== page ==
Doing Pragmatics is an accessible primer to pragmatics which is written by the language teaching methodologies of Durham University Peter Grundy, goes beyond theory, promoting applied understanding of empirical data, and offering students the opportunity to "do" pragmatics themselves.
As you read this book, you may find that you need to engage in thinking about data from the start. Our own intuition is very valuable, because interpreting words is not so much a question of right or wrong as it is a more or less convincing understanding. You'll also notice that some examples from earlier chapters of the book often recur in later chapters, but it also points out that more than one way of interpreting an example is often appropriate. As you will see, things are not always as simple as they appear at first sight.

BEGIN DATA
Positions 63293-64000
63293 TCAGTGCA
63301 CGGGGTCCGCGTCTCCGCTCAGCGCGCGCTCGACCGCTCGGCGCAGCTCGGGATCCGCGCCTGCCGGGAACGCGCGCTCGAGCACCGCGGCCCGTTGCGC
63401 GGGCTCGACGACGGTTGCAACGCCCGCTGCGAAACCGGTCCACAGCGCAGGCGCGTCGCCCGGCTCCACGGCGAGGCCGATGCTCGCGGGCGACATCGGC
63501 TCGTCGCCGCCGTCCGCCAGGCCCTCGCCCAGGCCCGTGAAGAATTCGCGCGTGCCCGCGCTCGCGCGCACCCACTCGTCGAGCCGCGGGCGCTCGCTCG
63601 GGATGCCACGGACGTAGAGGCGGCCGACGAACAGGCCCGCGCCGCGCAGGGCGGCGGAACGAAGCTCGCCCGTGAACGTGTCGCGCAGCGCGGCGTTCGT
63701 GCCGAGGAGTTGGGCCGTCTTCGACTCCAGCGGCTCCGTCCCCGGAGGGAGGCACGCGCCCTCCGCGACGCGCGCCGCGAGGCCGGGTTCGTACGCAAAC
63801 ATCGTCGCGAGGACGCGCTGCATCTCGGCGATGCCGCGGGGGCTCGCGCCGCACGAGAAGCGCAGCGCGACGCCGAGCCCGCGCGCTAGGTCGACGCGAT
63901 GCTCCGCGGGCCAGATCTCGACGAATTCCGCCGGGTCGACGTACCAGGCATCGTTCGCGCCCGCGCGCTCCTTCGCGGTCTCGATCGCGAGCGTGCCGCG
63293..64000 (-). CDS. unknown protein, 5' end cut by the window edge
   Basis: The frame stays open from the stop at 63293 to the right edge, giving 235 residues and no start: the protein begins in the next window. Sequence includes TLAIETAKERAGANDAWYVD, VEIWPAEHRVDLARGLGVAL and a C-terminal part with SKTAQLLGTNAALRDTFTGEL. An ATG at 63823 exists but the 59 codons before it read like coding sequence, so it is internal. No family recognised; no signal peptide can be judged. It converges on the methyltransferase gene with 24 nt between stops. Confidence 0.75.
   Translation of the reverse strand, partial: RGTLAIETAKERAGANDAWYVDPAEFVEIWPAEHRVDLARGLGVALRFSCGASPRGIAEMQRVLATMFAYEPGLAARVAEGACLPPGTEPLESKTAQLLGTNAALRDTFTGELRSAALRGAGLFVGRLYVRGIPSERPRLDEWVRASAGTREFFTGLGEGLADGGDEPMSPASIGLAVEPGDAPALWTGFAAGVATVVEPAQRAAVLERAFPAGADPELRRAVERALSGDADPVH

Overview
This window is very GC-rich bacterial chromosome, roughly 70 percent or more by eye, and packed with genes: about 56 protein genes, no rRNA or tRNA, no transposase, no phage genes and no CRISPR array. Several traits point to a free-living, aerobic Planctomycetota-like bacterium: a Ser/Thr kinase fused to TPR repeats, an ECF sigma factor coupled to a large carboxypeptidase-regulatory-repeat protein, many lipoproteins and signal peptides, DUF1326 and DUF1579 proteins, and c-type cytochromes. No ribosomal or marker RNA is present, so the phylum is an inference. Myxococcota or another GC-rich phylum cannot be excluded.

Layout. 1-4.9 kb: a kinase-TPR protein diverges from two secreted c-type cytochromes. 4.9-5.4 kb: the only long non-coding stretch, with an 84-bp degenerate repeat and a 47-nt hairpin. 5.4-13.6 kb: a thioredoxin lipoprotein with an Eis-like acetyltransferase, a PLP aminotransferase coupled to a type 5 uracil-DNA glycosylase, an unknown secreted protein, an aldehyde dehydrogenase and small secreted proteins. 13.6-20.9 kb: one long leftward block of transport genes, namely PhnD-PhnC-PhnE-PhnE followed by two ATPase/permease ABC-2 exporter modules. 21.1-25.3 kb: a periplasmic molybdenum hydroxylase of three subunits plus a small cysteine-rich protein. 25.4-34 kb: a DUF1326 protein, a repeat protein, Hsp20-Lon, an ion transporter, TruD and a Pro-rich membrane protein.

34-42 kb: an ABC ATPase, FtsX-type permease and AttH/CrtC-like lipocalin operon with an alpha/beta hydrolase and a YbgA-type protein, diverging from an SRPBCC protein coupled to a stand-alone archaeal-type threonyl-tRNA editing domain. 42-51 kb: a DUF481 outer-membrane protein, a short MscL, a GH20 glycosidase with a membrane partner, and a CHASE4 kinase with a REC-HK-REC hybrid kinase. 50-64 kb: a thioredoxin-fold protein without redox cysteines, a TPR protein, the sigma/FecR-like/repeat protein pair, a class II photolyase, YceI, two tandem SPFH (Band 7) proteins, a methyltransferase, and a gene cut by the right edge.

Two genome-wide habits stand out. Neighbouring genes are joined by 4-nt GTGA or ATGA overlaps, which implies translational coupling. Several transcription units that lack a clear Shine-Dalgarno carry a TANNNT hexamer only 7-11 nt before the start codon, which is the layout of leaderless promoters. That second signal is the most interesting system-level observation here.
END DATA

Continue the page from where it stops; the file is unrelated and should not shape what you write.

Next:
Since pragmatic data consist of everyday utterances, first impressions of pragmatics tend to be very simple: examples and the way they are described seem to match our intuitions about everyday discourse very well.